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A Guide to the Best Beach Spots in East Anglia
Image Credit: cornishdave, Holkham Beach

A Guide to the Best Beach Spots in East Anglia

1 July 2017 | Katherine Weekes

With the great British summer upon us, this is the perfect time to seek out the most stunning corners of the East Anglian coastline. Only an hour or two on the train out of London, East Anglia is the perfect place to take a break or a day-trip this summer. Get packed and picnic-ready to go exploring, armed with our guide to the best beach spots in East Anglia.

One of the most quintessentially British seaside towns, Southwold is a beautiful spot in North Suffolk on the mouth of the River Blyth. An area of outstanding beauty, Southwold boasts beautiful white-sand beaches as well as a wide selection of excellent pubs, bistros and boutiques along the seafront. This beach has also been awarded a European blue flag, so you can be confident of clean water and sand. Home to the famous Adnams brewery, an award-winning pier and a working lighthouse, Southwold offers a plethora of exciting places to explore. The pier has been transformed in recent years and features some fantastic games and attractions, as well as a great local menu in the Boardwalk Restaurant.


Image Credit: Andi Campbell-Jones, Southwold Beach
 
This brings us to the beautiful seaside village of Walberswick, which is just across the River Blyth on the foot ferry from Southwold. Ideal for those looking to embrace the nature and landscape of North Suffolk, Walberswick is popular with nature enthusiasts and visitors alike. Walberswick is legendary for its seafood, and in the summer the banks of the Blyth estuary are flocked with children crabbing by the harbour. Famously, Walberswick hosts the annual British Open Crabbing Championship, which is a great day out for visitors and locals. Its long stretch of beach and sand dunes are perfect for those looking to make sandcastles! If you want to venture out of the village, walk down the beach to the historic town of Dunwich and discover the secrets of the city that fell into the sea at the Dunwich Museum.


Image Credit: saw2th, Walberswick crab
 
If you’re looking for a real summer adventure, look no further than Mersea Island. Mersea is a tiny estuary island off the coast of Essex that is approached by an ancient Roman causeway called the Strood (so check the tide-times to avoid being stranded!). Famous for its seafood and pebbled beaches, Mersea is perfect for those looking for variety on a day out to the coast. We’d recommend heading to West Mersea to sample the best in seafood and beaches. The Company Shed is an unassuming seafood shack but serves some of the region’s most spectacular seafood. They offer a range of succulent seafood platters, coveted local oysters and locally made beverages. While you are enjoying the flavours of the local catch, set the children loose to explore the local creeks, board walks and beautiful pebbled beaches. If you have some time before the tide comes in, make a stop at the Mersea Island Vineyard to sample some local creations – their sparkling wine comes highly recommended!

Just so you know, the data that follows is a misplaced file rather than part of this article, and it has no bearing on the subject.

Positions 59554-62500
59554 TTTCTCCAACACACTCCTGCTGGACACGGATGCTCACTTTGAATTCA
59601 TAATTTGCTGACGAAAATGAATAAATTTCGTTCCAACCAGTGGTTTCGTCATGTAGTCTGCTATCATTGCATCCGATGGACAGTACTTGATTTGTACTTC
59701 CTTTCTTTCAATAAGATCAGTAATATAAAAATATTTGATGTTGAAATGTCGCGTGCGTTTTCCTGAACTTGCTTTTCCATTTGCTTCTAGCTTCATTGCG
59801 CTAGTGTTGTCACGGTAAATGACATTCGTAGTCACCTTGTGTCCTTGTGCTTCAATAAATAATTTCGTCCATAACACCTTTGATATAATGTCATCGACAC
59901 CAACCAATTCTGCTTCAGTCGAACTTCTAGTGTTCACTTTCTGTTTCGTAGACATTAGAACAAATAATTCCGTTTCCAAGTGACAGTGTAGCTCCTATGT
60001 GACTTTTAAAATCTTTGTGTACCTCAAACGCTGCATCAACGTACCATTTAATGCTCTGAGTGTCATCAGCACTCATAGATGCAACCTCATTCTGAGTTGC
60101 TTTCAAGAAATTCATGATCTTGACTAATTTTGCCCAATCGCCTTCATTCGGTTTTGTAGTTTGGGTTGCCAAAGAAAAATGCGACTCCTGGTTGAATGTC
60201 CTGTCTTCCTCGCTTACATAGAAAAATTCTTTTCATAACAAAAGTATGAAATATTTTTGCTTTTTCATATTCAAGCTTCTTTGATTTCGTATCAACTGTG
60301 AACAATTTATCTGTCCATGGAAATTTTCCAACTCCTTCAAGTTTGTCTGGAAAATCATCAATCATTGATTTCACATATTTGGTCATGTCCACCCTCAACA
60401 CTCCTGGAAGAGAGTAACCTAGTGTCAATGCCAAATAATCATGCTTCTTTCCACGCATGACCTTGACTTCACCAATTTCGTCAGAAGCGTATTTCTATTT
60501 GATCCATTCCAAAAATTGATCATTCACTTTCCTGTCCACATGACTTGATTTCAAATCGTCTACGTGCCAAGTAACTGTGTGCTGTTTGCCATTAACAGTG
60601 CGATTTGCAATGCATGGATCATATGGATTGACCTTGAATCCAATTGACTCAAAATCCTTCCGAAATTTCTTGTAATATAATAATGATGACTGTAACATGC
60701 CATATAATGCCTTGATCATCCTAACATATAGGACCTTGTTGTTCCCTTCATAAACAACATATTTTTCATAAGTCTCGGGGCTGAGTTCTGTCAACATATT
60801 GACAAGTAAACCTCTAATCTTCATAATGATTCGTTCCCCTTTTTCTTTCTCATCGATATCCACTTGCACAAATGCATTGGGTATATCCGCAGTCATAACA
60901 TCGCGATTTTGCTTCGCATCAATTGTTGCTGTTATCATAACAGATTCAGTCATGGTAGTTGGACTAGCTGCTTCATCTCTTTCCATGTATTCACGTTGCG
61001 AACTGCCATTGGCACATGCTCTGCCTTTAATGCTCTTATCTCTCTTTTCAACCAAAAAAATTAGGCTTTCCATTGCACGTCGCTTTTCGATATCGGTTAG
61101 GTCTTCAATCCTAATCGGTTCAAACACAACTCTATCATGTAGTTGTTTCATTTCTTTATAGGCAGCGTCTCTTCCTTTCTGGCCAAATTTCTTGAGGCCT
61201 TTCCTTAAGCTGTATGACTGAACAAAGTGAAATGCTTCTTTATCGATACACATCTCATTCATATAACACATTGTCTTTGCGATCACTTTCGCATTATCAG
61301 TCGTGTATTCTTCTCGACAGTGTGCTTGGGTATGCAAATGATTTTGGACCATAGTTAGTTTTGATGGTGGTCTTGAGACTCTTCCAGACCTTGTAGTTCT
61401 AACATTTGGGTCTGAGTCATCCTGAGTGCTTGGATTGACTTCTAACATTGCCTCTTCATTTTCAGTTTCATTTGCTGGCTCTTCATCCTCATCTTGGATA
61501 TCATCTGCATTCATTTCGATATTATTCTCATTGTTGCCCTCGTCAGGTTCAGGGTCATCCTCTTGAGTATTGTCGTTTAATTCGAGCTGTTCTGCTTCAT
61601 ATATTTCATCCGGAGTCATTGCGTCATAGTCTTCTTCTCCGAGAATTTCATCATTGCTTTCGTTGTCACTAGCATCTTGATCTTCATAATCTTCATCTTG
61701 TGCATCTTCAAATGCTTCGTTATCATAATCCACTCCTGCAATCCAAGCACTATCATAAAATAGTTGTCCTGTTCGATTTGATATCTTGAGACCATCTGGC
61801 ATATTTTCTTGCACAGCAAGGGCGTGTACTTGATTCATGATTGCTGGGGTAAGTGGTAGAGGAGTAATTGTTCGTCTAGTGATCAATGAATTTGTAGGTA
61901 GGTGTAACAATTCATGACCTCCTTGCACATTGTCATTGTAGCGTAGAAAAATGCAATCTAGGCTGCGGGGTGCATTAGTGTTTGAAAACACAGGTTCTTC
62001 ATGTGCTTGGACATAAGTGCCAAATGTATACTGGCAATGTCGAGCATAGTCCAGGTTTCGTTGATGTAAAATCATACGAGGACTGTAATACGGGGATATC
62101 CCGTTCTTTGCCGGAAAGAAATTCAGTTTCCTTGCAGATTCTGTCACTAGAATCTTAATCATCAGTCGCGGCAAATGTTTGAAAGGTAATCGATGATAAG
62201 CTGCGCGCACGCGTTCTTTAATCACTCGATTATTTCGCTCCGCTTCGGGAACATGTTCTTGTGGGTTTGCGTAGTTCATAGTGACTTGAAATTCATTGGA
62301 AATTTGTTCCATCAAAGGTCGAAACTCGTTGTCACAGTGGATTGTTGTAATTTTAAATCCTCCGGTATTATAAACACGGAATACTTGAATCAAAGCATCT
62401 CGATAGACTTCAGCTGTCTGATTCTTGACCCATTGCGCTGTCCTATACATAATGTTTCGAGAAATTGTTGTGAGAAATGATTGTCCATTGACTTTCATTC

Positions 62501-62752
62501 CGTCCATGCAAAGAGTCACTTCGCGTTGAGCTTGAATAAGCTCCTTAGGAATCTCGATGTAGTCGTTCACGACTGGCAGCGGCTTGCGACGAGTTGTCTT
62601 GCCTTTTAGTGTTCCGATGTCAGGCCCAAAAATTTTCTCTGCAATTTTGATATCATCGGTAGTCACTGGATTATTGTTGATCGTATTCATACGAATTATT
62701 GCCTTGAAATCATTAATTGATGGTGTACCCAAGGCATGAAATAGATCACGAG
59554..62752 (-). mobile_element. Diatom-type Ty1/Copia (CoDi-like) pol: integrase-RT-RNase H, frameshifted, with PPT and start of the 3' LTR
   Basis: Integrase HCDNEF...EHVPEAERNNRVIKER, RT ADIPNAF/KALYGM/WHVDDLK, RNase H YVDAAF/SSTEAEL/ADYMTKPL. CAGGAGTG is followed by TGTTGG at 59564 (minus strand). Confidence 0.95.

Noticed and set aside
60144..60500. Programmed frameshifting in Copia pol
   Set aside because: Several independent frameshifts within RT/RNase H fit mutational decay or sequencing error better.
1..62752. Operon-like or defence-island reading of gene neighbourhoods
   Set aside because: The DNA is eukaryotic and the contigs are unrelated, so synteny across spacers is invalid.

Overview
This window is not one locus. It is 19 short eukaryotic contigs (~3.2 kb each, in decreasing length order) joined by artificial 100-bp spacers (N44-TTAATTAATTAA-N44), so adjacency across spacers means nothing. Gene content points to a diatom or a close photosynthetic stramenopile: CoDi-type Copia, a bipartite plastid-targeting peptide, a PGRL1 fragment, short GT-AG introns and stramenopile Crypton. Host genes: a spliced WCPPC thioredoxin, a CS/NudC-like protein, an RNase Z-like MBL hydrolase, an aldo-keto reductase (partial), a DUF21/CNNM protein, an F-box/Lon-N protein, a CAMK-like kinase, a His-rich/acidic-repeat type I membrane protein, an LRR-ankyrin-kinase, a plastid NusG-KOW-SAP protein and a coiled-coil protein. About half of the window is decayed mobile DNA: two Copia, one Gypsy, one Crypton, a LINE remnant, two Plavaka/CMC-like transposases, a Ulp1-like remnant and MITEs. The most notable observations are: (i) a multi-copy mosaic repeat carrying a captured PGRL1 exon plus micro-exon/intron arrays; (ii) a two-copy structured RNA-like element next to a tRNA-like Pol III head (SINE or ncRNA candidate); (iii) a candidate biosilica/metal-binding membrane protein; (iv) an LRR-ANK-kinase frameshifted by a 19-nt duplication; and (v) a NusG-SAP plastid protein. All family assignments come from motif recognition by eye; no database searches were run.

Image Credit: ultraBobban, Mersea Island beach huts
 
A good old-fashioned day out at the seaside it epitomized by Cromer beach. Developed into a beautiful coastal resort by the Victorians, Cromer not only has a stunning blue flag beach but also boasts a wealth of character. The beach is popular for swimming and surfing and is manned by a lifeguard throughout the summer. If you wander into town you can sample the famous Cromer Crab from local fish stalls and stroll through the winding streets full of boutique cafes, pubs and ice-cream shops. Cromer is ideally situated for exploring North Norfolk, and its awarding-winning coastal trails are perfect for great scenic walks.


Image Credit: Arran Bee, Cromer Beach
 
In terms of natural beauty you won’t find much better than Holkham Bay. Famously featured in the Oscar-winning movie Shakespeare in Love, Holkam Bay is a stunning, unspoilt beach running for miles along the Norfolk coastline. There is a large car park near the beach from which you can take a walk along the boardwalks and through the pinewoods to the beach. Ideal for those looking to swim and explore, the bay has a stunning lagoon formed from a basin just beyond the shoreline. Holkham Beach is also part of one of the largest National Nature Reserves in the country. 


Image Credit: Chris White, Holkham Bay

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